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Friday, December 18, 2009

Media-Whore D'Oeuvres



"Madonna told Jimmy Choo that 'buying a pair of [his] shoes is more satisfying than having sex with a man. At least you know they are going to last forever!' Somewhere, Jesus Luz is cringing." (NYMag)



"I am as worldly as the next dreamer, but the scales fell from my eyes, the same ones that keep finding their way back to my eyes, when I opened The New Yorker a few weeks ago and found, in a portfolio of 'portraits of power,' Mussolini’s full-page face piggishly staring at me in chicly lurid detail, the very emblem of brutality made aesthetically acceptable. And when I turned the page there was Franco, in full generalissimo kit gazing coldly forward, every hair on his heartless mustache uncannily vivid in a miracle of photographic verisimilitude. Is nobody any longer beyond the pale? Is moral judgment now bad form? Is repugnance a thing of the past? I’m lying, of course. Neither Mussolini nor Franco appeared in The New Yorker’s exciting feature. But Ahmadinejad, Mugabe, Ch├ívez, and Qaddafi did. They were shot--sorry, I’m dreaming again--they were photographed by Platon at the United Nations in September, where, according to an unsigned editor’s note, he set up a little studio not far from the General Assembly." (TNR)



"Anne Phillips Ogilby, a bond attorney at one of Boston’s oldest law firms, on Oct. 31 last year relayed an urgent message from Harvard University, her client and alma mater, to the head of a Massachusetts state agency that sells bonds. The oldest and richest academic institution in America needed help getting a loan right away. As vanishing credit spurred the government-led rescue of dozens of financial institutions, Harvard was so strapped for cash that it asked Massachusetts for fast-track approval to borrow $2.5 billion. Almost $500 million was used within days to exit agreements known as interest-rate swaps that Harvard had entered to finance expansion in Allston, across the Charles River from its main campus in Cambridge, Massachusetts." (Bloomberg)



"Few people were photographed more in the aughts than Mary-Kate and Ashley Olsen, which means we’ve enjoyed a front-row seat as they’ve morphed from a pair of matchy-matchy multi-millionaire tweens to two of the decade’s most influential trendsetters. Most famously, the sisters signaled an end to the opulence and head-to-toe designer looks of the early ’00s with their trademark dumpster chic. But anyone can have a 'moment'; more remarkable was the fact that their impact on fashion was just beginning." (Style)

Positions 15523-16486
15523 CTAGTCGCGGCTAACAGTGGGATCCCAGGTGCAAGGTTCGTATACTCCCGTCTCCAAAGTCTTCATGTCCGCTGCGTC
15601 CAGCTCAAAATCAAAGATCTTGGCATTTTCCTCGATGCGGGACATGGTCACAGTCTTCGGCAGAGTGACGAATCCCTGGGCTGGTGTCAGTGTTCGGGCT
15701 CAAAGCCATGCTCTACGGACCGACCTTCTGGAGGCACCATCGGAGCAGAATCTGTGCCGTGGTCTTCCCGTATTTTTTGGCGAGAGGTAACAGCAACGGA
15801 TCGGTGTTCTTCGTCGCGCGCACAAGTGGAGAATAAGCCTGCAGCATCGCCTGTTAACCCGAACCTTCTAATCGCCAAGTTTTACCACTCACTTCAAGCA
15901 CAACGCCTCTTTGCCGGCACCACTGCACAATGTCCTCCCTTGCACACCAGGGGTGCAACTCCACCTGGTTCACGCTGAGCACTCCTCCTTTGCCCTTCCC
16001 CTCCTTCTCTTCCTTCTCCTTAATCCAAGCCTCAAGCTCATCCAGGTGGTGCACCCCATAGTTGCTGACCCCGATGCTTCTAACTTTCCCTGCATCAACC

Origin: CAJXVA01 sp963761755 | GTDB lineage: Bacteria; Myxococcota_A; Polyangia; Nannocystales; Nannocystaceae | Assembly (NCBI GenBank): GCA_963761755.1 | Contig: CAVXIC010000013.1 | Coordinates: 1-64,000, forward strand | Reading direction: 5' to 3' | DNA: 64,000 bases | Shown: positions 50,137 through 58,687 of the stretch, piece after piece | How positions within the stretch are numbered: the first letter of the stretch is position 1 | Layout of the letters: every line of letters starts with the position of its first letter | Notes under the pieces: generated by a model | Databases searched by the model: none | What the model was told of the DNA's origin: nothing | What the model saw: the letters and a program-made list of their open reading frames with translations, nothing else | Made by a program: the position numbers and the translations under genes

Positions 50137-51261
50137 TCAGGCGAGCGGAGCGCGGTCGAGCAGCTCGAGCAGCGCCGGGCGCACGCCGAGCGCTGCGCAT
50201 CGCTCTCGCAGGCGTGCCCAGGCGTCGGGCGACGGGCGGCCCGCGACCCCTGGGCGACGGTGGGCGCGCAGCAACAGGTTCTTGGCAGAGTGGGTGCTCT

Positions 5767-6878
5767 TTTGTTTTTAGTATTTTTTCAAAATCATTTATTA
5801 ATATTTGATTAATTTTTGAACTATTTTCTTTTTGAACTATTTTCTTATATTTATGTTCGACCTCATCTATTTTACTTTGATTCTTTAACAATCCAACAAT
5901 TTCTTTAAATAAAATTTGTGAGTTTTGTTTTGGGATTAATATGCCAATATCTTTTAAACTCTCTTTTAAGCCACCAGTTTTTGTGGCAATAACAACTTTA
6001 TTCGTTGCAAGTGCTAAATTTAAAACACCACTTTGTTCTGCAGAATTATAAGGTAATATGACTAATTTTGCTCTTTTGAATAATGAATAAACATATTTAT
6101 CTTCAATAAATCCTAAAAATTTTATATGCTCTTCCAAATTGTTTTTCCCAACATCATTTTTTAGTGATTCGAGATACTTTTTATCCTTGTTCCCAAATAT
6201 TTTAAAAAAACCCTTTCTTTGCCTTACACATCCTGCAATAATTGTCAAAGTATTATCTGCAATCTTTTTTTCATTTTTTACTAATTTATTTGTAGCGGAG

"Cast around for the figures who shaped the geopolitics of the opening decade of the 21st century and Osama bin Laden and George W. Bush spring to mind. Al Qaeda’s terrorist spectacular on September 11 2001 seemed to describe a new epochal challenge to a west grown complacent after the defeat of communism. The US president’s response defined first the reach, and then the limits, of American power. Some might add Vladimir Putin to such a list. I am not so sure. Mr Putin has salved Russia’s wounded pride. He now plans to win back the presidency. Yet neither high oil prices nor bare-chested machismo have reversed the underlying trajectory of Russian decline. Eight years after the destruction of New York’s twin towers, Afghanistan and Pakistan are still the cockpit of a conflict rooted in fractured states, violent extremism and a wider struggle against modernity. Mr Bin Laden has evaded capture; Barack Obama, Mr Bush’s successor, confronts in the war against the Taliban the most dangerous enemy of his presidency. The risk of unconventional weapons falling into the hands of jihadists – think about Pakistan’s nuclear stockpile – amplifies western anxieties. For all that, there have been bigger, more enduring, changes in the global landscape. Seen through the long lens of history, Mr Bin Laden and Mr Bush may turn out to be relatively minor players in an era of tumultuous upheaval. The big clashes of coming decades are more likely to be between states as ideologies. The prevailing tensions will be between co-operation and competition, rules and anarchy, order and disorder." (FT)



"Being a Brit transplanted to Los Angeles who never owned a TV, I had never even heard of Dr. Drew Pinsky, who has made a career for himself as a television therapist, specializing particularly in addiction. I had never listened to his show Loveline; I had heard of, but never seen, Celebrity Rehab and its other spinoff, Sober House. After a few minutes with the producers, I decided that a public rehabilitation was not for me. They persuaded me to meet Dr. John Sealy, one of the most important sex therapists in California who was affiliated with the show and would also be occasionally treating the cast members and act as the show consultant. I liked and trusted him, but again I said no to the producers. Interestingly, during that meeting Sealy confided in me that the producers of Sex Rehab had very different intentions from his. He genuinely wanted to shine a light into the shaming world of sex addiction, while Irwin Entertainment seemed hellbent on drama and titillation. (As it turned out, Sealy’s involvement on the show was minimal because he was awkward in front of the cameras, and not nearly as televisual as reality TV demands.) As is the way of Hollywood, once I said no, they wouldn’t take no for an answer. After a protracted financial negotiation and contract re-jig, I signed. I was very eager to protect myself from opportunists who may have crawled out of the woodwork to make a quick buck. I insisted that in case of any spurious claims against me, Irwin Entertainment would seek to protect me. I was going to enter a facility committing to the process of sex rehabilitation—and I was going to submit to the vagaries of reality television at the same time." (Duncan Roy/TheDailyBeast)